The vacation and it’s air conditioning, ice and showers were all wonderful and much enjoyed – thanks Heather’s grandma! After returning from vacation, we made our way back to the bus and Miles and started heading north. We spent one more night in Utah in an interesting RV park/water park/adventure park combo called Cherry Hill just north of Salt Lake City. I booked that spot just because it looked interesting, though we didn’t end up taking advantage of any of the fun stuff while there.

Southern Idaho (Twin Falls and the Thousand Springs State Park)

Next stop Idaho! When we initially sketched out our general route idea, Idaho wasn’t in the plans (nor Utah, for that matter), but boy are we glad we added it. Once we began research on Idaho, it quickly started sounding quite awesome, and so far it hasn’t disappointed.

The first place we stopped was Twin Falls at their lovely county maintained Rock Creek RV Park. We spent two nights here, where we were joined by one of our friends from Denver, Caroline, and her dog Luna. We all we able to cozily fit in the bus, but have determined that three humans and two dogs is probably the upper limit.

Caroline and Luna

Twin Falls is right on the Snake River which cuts a giant gorge through the town with some incredible sites for sure. One of these spectacular sites is the Perrine Bridge, which happens to be the only place you can legally BASE jump in the U.S. without a permit. We happened to catch a handful of jumps while we were checking out the bridge.

BASE Jumping

Just up the road are the Shoshone Falls, which are spectacular set of falls in the middle of the gorge.

Shoshone Falls

After exploring the Twin Falls area for a couple days, we made it up to Thousand Springs State Park which actually consists of several small parks along the Snake River. We checked out four of the six areas over the couple days there, spending one night in a boat ramp parking lot just off the river. This area was super cool with humongous springs shooting out the sides of the Snake River canyon walls. While in the area we did one decent sized hike down into Box Canyon Springs which has amazing crystal clear (and cold!) water.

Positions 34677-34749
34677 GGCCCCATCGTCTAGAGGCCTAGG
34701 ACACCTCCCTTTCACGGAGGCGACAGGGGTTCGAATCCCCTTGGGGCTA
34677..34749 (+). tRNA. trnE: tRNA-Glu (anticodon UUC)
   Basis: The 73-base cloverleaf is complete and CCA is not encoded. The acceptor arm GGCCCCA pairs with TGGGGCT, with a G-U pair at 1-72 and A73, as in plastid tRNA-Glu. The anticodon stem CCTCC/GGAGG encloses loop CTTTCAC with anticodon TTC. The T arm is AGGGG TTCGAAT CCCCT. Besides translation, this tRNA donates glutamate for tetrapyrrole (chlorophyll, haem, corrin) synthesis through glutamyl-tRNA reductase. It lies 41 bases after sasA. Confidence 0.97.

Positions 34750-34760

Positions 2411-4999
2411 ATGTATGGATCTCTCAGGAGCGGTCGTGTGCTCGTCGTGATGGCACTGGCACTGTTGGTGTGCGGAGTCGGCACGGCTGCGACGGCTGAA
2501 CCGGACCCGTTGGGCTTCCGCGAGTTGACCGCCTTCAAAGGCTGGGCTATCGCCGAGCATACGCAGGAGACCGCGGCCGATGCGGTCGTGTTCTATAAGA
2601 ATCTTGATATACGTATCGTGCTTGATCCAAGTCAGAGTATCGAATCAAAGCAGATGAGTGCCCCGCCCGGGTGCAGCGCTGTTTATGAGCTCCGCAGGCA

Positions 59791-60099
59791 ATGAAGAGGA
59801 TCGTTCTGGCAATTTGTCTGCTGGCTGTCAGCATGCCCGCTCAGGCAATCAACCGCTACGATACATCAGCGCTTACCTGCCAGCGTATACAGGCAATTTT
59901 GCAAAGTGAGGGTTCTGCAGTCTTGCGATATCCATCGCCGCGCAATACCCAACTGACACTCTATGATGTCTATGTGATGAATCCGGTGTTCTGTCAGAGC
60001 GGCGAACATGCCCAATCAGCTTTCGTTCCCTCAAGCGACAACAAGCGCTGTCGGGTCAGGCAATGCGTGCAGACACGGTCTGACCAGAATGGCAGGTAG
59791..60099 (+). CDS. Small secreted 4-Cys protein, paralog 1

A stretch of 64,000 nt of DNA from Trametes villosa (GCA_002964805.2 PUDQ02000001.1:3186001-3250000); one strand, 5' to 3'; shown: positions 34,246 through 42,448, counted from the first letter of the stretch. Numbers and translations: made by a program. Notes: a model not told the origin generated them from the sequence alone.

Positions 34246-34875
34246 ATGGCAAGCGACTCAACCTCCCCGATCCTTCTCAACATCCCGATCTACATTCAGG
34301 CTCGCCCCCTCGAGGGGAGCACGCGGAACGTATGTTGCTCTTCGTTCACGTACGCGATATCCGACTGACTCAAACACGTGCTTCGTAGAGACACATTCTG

Swimming in the Box Canyon Springs

Also, on the way to the Thousand Springs area, we stopped at Balanced Rock for a quick photo shoot.

This Was More Interesting Than The Balanced Rock

For all the photos (and there are some good ones), click here for Twin Falls, and here for Thousand Springs.

Exciting Updates and News

Since leaving the Snake River region we have made it further north into Idaho, which will be the subject of future updates, but now lets recap a couple updates to the site.

Heather spent a boat-load of time creating a fantastic complete bus conversion guide which is now live on the site!

At the same time we also finally released a complete video tour of the bus!

Since posting these, we are now in the talks to be featured on a couple fine blogs and even a magazine. Once those go live, you know we will share the crap out of them.

And now as always, here are our latest stats.

CURRENT INTERESTING STATS

0
Days on the road
0
Miles (driven, not the dog)
(69.8 miles per day)
0
Number of places we stayed the night
(1.97 days per location)
0
Number of vehicles passed
(0.38 passes per day)
0
Average MPG
0
Total gallons of diesel
0
Average price per gallon
0
Total dollars spent on diesel
(24.231 per day)

We hope you enjoyed reading this post and now feel more like you too know what it’s like to live in a bus. If you would like to keep feeling this way, subscribe to our email updates and we will let you know when we make new posts for your vicarious pleasures. Just full out the form below and click subscribe!

2018-06-24T12:04:31+00:00